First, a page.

Louis Vuitton star designer Virgil Abloh dies in private battle with cancer

PARIS, November 28 (Reuters) – Virgil Abloh, the son of Ghanaian immigrants who was born in the United States and became the most prominent black designer in fashion and the creative mind behind Louis Vuitton’s menswear collections, died Sunday at the age of 41, after a two-year battle with a rare form of cancer.

Abloh, who has also worked as a DJ and visual artist, was since March 2018 the male artistic director of Vuitton, the world’s largest luxury brand.

Abloh founded Italian luxury streetwear brand Off-White, in which LVMH took a 60% stake earlier this year. He was a former collaborator with rapper and fashion designer Ye, formerly known as Kanye West, who dedicated his last Sunday service to Abloh, according to billboard.com.

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“Virgil was not only a genius designer, a visionary, he was also a man with a beautiful soul and great wisdom,” said Bernard Arnault, the billionaire boss of the owner of Luis Vuitton, the French conglomerate of the LVMH mode (LVMH.PA), in a press release. Sunday statement.

Born in 1980 near Chicago, Abloh and his sister grew up in Rockford, Illinois. According to a 2018 Vogue magazine profile, her mother Eunice Abloh, a seamstress, taught her the basics of the trade from an early age.

After graduating from the University of Wisconsin-Madison, he obtained a master’s degree in architecture from the Illinois Institute of Technology. Abloh and Ye became interns at Fendi in Rome, and toured Paris Fashion Week. In 2010, Abloh worked as a Creative Director for Ye’s creative agency, Donda. He also designed album covers for Ye’s “Yeezus” and “My Beautiful Dark Twisted Fantasy”.

His arrival at LVMH in 2018 marked the marriage between streetwear and high-end fashion, mixing sneakers and camouflage pants with tailored suits and evening dresses. His influences include graffiti art, hip hop, and skateboarding culture.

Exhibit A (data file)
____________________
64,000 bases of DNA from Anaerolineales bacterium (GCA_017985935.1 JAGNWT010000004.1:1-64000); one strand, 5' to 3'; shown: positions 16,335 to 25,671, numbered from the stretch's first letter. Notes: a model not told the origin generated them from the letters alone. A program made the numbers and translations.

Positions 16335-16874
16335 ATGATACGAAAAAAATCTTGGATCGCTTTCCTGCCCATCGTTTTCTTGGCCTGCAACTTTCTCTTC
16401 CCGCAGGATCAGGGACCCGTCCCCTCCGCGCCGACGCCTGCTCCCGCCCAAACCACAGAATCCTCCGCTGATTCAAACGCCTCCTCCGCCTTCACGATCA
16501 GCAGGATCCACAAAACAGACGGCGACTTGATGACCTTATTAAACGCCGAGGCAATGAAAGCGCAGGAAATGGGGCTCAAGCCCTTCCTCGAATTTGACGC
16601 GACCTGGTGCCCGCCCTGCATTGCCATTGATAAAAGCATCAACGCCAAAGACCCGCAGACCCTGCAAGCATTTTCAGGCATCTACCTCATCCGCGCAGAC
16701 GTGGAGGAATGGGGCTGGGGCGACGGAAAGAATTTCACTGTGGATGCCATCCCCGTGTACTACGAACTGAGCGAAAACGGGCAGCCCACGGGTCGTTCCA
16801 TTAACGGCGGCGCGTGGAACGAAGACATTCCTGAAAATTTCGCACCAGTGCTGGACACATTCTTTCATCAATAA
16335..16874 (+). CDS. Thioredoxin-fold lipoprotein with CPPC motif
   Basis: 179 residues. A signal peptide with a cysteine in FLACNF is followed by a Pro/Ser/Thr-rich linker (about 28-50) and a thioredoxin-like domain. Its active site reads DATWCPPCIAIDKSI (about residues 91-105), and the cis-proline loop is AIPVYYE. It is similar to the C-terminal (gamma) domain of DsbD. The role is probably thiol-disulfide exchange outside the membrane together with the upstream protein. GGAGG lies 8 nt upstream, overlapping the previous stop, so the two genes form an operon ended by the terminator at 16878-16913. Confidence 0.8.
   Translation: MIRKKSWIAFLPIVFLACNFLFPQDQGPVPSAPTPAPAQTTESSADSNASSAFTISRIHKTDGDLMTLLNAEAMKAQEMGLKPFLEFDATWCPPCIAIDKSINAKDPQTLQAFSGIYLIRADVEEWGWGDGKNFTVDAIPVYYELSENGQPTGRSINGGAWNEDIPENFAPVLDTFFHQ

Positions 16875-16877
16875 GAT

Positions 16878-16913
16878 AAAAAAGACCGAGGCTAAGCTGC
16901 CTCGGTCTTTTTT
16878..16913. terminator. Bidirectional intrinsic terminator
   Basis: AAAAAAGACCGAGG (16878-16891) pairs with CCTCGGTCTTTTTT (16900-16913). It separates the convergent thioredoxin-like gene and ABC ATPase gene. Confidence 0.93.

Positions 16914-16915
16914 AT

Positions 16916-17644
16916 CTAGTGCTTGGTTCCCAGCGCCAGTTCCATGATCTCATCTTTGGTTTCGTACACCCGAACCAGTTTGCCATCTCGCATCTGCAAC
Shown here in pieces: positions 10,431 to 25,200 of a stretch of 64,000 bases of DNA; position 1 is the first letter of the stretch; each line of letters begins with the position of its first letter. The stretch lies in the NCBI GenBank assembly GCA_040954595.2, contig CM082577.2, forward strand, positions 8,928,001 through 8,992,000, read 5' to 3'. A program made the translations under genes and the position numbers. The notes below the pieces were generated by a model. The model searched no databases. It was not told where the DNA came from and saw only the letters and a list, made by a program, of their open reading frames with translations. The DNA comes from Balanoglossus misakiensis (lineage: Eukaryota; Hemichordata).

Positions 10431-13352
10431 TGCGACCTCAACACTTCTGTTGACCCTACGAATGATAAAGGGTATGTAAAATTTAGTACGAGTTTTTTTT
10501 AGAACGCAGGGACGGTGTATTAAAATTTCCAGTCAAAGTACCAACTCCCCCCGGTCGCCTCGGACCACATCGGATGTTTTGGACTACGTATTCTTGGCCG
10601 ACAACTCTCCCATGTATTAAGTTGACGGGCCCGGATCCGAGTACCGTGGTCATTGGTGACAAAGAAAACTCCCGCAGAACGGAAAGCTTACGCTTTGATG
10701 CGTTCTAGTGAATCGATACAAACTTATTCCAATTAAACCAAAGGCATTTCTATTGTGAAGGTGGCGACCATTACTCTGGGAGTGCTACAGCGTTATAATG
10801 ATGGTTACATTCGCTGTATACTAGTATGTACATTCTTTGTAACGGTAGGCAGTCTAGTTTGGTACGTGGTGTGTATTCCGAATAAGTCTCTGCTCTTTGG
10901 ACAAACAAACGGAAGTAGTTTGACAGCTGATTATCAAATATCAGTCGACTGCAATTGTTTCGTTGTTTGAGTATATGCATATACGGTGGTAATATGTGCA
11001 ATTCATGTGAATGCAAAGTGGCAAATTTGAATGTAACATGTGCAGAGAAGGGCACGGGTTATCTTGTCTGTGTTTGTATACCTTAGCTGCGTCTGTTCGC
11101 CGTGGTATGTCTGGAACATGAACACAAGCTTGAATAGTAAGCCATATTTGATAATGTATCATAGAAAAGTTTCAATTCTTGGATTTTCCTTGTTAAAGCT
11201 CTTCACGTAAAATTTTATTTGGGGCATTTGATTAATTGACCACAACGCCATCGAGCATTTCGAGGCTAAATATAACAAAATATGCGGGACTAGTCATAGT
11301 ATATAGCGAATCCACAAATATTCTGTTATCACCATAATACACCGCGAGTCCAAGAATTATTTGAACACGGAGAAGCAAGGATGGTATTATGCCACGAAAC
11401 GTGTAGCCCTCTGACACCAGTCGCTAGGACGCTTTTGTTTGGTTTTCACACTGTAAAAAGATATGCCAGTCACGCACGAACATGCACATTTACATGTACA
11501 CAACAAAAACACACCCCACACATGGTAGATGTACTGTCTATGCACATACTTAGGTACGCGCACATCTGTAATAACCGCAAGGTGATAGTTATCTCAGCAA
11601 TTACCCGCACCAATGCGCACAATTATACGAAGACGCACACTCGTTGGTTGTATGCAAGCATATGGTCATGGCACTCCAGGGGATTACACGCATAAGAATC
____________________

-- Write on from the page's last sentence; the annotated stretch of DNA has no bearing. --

The style was adopted by the group as they sought to breathe new life into certain labels and attract a younger crowd.

Designer Virgil Abloh appears at the end of his Spring / Summer 2019 collection for fashion label Off-white during Men’s Fashion Week in Paris, France, on June 20, 2018. REUTERS / Charles Platiau

A prolific globetrotter, Abloh has generated a buzz around products outside of the fashion world, ranging from Ikea doormats with the inscription “Keep Off” to bottles of Moet & Chandon champagne and Evian water.

Abloh picked up his pace slightly in 2019, citing health concerns, and he was absent from an Off-White fashion show that year.

In July, LVMH expanded its role, giving it the mandate to launch new brands and partner with existing brands in a variety of sectors beyond fashion. For her label’s first show in over a year, as activities resumed in Paris after months of pandemic containment, Abloh offered her audiences a performance by British rapper Maya Arulpragasam, known as MIA, dancing with her on stage at the end.

Abloh has relied on messages of inclusiveness and gender fluidity to expand the popularity of the Louis Vuitton brand, weaving themes of racial identity into its fashion shows with poetry performances and art installations.

In an effort to reach Asian consumers entrenched by the coronavirus pandemic, the designer sent his collections of colorful costumes and utilitarian-flavored outerwear to Shanghai last summer, when many brands canceled catwalk shows. fashion.

Cameroonian handbag designer Wilglory Tanjong said on Instagram: “Virgil Abloh’s existence was so resounding that it paved the way for other black designers like me. And for that I am eternally grateful.”

Abloh visited Doha a few weeks ago as Qatar museums unveiled “Virgil Abloh: Figures of Speech”, a mid-career retrospective. The exhibition was presented in 2019 at the Museum of Contemporary Art in Chicago.

Abloh is survived by his wife, Sannon, his children Lowe and Gray, his sister, Edwina, and his parents, Nee and Eunice. According to the New York Times, Abloh died in Chicago.

“For more than two years, Virgil has valiantly battled a rare and aggressive form of cancer, cardiac angiosarcoma,” said a post on his Instagram account. “He has chosen to endure his battle in private since his diagnosis in 2019, undergoing many difficult treatments, while leading several important institutions that span fashion, art and culture.”

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Reporting by Silvia Aloisi, Mimosa Spencer and Arriana McLymore; Editing by John Irish, Catherine Evans, David Gregorio, Daniel Wallis & Shri Navaratnam

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